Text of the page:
Hours after the U.S. State Department announced that U.S. Ambassador to Syria Robert Ford had returned to Washington as a result of security threats, the Syrian embassy in Washington said its ambassador, Imad Moustapha, was returning to Damascus.
Both the U.S. ambassador to Syria and the Syrian ambassador to the U.S. have been recalled to their capitals, and officials on both sides say the respective recalls are for consultations. But State Department officials also say Ford was brought back to Washington as a result of "credible threats" to his safety.
Speaking to reporters in Washington Monday, State Department spokeswoman Victoria Nuland underscored that Ford's return to Washington is not a withdrawal. She also accused the Syrian government of engaging in a "smear campaign" against the U.S. diplomat.
"We are concerned about a campaign of regime-led incitement targeted personally at Ambassador Ford by the state-run media of the government of Syria, and we're concerned about the security situation that that has created," she said.
Nuland said Ford is expected to return to Damascus after his consultations are completed, although the timing is uncertain. She said the Syrian government must provide for Ford's security when he returns.
Ford, a career diplomat, was appointed U.S. ambassador to Syria in January. He has served in Algeria, Bahrain and Iraq within the past decade.
Salman Shaikh, who specializes in conflict resolution issues in the Middle East, is the director of the Brookings Doha Center. He told VOA that Syrian media have tried to portray Ambassador Ford's work in Iraq in an unfavorable light. "I think it's an effort to try to paint him into some sort of a sectarian picture as well, to capitalize on perhaps some of the sectarian issues that have come to the fore in Iraq and to try and, not so subtly, link them with sectarian issues in Syria itself," he said.
Ford has been an outspoken critic of the Syrian government's violent crackdown on political dissent. The United Nations says 3,000 people have been killed since the uprising against Syrian President Bashar al-Assad's government began in March.
Ford's stance has agitated the Syrian government and its supporters. Last month, an angry mob confronted him as he prepared to meet a leading opposition figure in Damascus. And the Syrian government issued an order restricting the movements of foreign ambassadors after Ford and the French ambassador visited the city of Hama to show solidarity with residents there.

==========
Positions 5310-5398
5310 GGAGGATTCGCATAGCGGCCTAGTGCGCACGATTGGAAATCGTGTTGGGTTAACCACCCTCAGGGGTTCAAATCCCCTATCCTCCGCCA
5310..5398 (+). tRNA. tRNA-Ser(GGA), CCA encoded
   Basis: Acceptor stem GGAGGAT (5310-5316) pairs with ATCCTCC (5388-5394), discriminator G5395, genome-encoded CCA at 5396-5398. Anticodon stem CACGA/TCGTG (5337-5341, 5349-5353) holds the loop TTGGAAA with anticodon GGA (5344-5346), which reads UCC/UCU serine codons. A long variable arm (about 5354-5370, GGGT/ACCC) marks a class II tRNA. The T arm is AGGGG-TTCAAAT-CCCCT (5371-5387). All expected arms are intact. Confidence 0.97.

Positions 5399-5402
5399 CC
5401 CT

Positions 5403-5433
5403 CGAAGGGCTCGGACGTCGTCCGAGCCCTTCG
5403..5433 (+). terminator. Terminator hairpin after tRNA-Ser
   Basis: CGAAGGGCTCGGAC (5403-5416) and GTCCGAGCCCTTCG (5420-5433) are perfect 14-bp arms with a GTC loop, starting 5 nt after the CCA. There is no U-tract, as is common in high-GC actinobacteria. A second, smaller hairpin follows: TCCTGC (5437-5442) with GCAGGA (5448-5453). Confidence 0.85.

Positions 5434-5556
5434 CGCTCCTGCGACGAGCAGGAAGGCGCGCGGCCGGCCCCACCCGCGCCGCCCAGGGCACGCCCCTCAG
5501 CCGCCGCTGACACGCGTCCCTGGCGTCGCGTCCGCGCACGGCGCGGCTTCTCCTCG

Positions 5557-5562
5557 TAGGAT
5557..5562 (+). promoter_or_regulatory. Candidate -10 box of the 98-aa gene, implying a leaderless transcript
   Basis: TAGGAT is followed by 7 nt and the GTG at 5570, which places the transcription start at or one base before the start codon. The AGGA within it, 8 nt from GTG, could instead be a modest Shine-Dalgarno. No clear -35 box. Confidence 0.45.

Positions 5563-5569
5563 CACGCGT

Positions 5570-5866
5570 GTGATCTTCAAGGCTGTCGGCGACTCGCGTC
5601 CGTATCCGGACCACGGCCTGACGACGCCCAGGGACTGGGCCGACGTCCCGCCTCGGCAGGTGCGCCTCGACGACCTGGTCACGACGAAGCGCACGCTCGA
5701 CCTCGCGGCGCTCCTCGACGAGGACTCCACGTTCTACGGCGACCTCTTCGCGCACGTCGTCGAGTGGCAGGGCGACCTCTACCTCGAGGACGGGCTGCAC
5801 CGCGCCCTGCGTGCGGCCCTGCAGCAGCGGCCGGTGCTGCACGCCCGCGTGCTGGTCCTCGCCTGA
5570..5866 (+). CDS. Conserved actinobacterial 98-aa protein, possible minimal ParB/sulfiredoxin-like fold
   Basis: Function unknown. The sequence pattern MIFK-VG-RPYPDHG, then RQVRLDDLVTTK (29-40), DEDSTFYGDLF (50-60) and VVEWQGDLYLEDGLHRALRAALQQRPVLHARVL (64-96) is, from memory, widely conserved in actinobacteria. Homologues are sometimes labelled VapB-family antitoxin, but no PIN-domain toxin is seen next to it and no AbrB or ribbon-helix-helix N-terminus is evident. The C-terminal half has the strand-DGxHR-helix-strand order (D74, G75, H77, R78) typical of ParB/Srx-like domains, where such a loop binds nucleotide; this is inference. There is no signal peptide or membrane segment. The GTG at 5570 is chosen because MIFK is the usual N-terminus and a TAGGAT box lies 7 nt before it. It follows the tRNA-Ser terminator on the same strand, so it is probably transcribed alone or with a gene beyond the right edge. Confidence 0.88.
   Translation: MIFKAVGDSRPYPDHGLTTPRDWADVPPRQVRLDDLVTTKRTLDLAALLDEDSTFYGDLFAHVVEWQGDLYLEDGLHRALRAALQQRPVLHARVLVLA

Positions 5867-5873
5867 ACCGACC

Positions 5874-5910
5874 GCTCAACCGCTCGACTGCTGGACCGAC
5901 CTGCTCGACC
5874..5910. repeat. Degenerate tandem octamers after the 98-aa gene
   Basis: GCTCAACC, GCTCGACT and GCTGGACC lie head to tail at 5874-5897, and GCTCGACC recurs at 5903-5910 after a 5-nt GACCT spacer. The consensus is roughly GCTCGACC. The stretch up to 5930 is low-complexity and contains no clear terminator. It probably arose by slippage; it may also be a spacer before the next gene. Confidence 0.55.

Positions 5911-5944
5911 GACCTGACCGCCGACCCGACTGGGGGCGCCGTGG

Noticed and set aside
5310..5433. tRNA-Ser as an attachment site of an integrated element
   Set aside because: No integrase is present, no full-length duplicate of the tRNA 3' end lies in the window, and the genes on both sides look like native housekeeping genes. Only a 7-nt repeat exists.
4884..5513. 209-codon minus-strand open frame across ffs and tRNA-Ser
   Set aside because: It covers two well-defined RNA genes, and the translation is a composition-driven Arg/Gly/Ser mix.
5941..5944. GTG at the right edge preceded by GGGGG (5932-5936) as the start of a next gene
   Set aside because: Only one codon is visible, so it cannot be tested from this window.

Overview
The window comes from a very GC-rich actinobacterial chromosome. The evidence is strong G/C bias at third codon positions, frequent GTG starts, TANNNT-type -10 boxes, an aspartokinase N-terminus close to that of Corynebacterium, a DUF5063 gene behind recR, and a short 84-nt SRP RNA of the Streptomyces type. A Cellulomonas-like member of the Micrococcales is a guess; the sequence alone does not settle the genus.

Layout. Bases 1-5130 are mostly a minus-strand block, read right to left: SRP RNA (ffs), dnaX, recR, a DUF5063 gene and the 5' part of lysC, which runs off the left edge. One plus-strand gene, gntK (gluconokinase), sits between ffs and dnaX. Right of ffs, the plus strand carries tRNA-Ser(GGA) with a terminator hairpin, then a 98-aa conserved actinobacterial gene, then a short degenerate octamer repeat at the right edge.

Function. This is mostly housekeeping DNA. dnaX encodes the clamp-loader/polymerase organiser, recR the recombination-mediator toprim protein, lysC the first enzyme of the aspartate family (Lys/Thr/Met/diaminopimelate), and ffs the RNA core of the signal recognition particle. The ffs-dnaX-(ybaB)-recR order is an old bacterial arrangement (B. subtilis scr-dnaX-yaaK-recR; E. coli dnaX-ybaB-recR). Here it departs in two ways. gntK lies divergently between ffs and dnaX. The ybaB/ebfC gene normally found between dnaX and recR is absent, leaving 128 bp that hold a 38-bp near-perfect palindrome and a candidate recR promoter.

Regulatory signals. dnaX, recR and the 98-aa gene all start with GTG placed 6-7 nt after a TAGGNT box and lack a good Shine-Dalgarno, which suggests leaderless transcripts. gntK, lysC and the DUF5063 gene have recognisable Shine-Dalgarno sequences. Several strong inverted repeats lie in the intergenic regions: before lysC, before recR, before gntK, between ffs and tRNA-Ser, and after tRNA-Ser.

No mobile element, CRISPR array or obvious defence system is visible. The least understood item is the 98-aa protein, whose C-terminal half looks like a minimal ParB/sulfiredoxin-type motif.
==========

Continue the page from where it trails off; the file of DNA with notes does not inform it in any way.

Shaikh says Ford has played a very important role in bearing witness to the situation inside Syria, and his departure will be a blow to members of the Syrian opposition. Still, he points out that the United States and other members of the international community have relations with Syrian opposition figures inside Syria and abroad.
"It's important, Ambassador Ford leaving, but I think it's not necessarily the end of the world in terms of the efforts to work with the opposition. It does, though, signal that there will be one less line of communication, direct line of communication, between the Syrian regime and the United States. And that will likely, I think, lead to a further ratcheting up of tensions between them," he said.
State's Nuland again said engagement with Mr. Assad is over. And, while the U.S. and Syria maintain diplomatic relations, U.S. officials, including President Barack Obama, have called on President Assad to step aside. Shaikh says the recalls may have been inevitable.
"We have been on a diplomatic collision course between the United States and the Assad regime in Syria. It's been surprising that it has taken this long for Ambassador Ford to finally depart from Syria, given the pressures that were mounting on him, and then, of course, for the reciprocal action that the Syrians have also taken with Imad Moustapha also leaving Washington," he said.
Despite the ambassadors' absences, the U.S. embassy in Syria and the Syrian embassy in the United States are staffed and operating.